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I am quite happy using the C++ style casting operators within my code but I cannot say that I truly understand what goes on behind the scenes. I am basically wondering what actually is happening to the pointer during the following short process:

class A {};
class B : public A {};
class C : public B {};

A* pC = new C();

B* b = static_cast<B*>(pC);    // Is the value of pC changed by the cast?
C* c = static_cast<B*>(pC);    // Is the value of pC changed by the cast?
B* b2 = static_cast<B*>(c)     // Is the value of c now equal to the value of b2?

I realise that the object pointed to by pC is always of type C but after the first cast is made, I assume that the address stored in b is no longer equal to that of pC. But if the cast changes the value of pC my assumption is wrong. In a nutshell, can the cast operators actually change the address of the pointer they cast? This may seem a pretty facile question, but in my mind the picture is just not clear of how objects with an inheritance hierarchy are stored within memory and how the pointers get manipulated via the casts.

In my head the value of pC remains unchanged no matter how many casts are performed on it but is this thinking correct?

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It's a little unclear what you mean by "changed". static_cast<> is a function. It takes a value and returns a new value. By "changed" do you mean that the new value might be different from the old value? – Vaughn Cato Jul 25 '12 at 14:40
@VaughnCato I am expecting the new pointer that gets assigned by the returned cast to be different, what I wanted to know was does the cast affect the pointer passed to the cast (in this case pC). I used static cast as an example, but I really wondered if ANY cast is able to modify its pointer - I guess what I am asking is does the cast treat the argument like pass by value (or const ref) - ie cannot modify it. – mathematician1975 Jul 25 '12 at 14:43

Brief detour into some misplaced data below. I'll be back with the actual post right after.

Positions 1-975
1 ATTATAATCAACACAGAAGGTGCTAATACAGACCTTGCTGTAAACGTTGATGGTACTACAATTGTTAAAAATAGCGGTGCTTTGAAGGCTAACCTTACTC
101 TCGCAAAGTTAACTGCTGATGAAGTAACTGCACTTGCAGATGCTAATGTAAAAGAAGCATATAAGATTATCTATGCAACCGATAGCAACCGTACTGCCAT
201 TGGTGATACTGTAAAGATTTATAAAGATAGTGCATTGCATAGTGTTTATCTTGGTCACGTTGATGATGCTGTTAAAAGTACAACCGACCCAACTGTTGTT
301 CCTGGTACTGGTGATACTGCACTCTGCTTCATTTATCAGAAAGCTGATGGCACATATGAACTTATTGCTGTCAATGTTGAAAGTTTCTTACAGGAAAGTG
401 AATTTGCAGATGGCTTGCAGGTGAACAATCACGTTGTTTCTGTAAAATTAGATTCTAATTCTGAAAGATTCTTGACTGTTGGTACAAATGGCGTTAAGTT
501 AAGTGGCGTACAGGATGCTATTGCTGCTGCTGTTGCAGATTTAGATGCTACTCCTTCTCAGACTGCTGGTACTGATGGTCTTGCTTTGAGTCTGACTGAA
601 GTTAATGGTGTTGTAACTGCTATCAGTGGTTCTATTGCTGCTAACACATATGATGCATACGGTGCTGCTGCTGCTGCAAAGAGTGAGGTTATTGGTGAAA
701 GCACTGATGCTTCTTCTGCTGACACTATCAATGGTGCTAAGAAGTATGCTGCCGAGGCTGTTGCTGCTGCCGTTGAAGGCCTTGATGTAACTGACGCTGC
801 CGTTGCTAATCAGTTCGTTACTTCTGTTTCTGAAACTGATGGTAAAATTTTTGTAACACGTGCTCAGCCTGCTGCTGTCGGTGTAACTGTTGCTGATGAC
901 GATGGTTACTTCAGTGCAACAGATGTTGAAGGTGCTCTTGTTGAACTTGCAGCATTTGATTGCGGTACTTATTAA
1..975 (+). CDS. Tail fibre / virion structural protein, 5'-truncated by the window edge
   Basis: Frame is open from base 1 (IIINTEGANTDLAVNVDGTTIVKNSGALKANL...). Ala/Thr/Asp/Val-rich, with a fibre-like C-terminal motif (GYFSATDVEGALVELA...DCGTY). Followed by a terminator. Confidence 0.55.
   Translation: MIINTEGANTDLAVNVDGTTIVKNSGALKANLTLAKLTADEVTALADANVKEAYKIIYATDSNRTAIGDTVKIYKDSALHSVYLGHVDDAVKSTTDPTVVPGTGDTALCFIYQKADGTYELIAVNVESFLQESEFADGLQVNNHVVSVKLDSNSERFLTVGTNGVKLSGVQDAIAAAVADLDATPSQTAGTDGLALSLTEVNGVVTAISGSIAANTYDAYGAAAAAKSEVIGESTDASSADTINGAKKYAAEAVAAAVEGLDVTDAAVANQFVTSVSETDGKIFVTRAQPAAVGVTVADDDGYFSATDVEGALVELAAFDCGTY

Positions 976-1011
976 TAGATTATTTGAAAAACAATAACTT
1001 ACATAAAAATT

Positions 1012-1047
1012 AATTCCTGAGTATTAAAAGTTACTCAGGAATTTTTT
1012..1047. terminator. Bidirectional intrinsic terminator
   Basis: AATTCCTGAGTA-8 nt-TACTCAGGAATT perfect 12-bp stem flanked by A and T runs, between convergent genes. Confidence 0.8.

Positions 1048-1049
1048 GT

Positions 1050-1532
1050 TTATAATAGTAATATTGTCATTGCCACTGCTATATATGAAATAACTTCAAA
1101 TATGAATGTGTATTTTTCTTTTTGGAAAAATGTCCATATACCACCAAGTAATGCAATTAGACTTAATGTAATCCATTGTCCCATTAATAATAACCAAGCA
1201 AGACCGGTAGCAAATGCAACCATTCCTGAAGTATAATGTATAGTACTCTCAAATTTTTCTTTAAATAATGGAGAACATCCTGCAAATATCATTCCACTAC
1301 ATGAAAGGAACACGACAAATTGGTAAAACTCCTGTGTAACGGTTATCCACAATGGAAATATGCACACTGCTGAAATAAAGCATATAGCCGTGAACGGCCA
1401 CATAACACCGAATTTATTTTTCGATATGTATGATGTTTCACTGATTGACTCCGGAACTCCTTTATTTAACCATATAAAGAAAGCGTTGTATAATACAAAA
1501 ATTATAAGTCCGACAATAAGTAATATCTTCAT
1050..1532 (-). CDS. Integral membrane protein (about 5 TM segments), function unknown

Yes, the argument to static_cast<> is pass by value. – Vaughn Cato Jul 25 '12 at 14:45
up vote 19 down vote accepted

The casted pointer can point to another location. In case of multiple inheritance for example. Good read

The original pointer will be preserved

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I was waiting for this answer. – Hans Z Jul 25 '12 at 14:40
+1 Here is a link on ideone demonstrating this. – dasblinkenlight Jul 25 '12 at 14:44
+1 extremely helpful information. – fauxCoder Oct 8 '14 at 5:06

In no case does a cast change its operand. All it does is to change how the compiler sees the operand.

The value of pC will not be changed; the result of the cast might be an identical value but different type (e.g. in the case of a const_cast or a reinterpret_cast), or it might actually be both a different type and a different value (e.g. in the case of a static_cast in a case of multiple inheritance, see Andrew's answer).

To really understand in which cases a different result value would happen, you would have to read up on C++ ABIs, i.e. how objects are stored in memory exactly.

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While it is true that the operand is never changed, the result of static_cast<int>(0.1) doesn't mean that 0.1 is 'seen' any different. – Luc Danton Jul 25 '12 at 14:44
@LucDanton: In the general case. E.g., a reinterpret_cast<int>("123") (oh, the humanity!) is "seen" as an int. The result of a const_cast is "seen" as non-const. That is what I was referring to. – DevSolar Jul 25 '12 at 14:50
'In the general case' is much less strongly worded than 'in no case'. You may want to fix that. – Luc Danton Jul 25 '12 at 14:53
@LucDanton: You are leaning heavy on a non-native speaker. I will try to reword it a bit, OK? – DevSolar Jul 25 '12 at 14:57
But that's what the comments are for, improving an answer :) – Luc Danton Jul 25 '12 at 15:02

In your case, it doesn't change the pointer.

But for multiple inheritance, it will have to change the pointer.

You can write a sample program to confirm that.

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Short answer:

With casts you just tell the compiler how to interpret an object, i.e. of what type I is supposed to think the object is.

A cast does not change the value of an object.

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While technically correct, your answer is misleading. Casting a pointer to a class instance may return a different pointer address than the casted pointer contains. – Jørgen Fogh Jan 25 at 13:40

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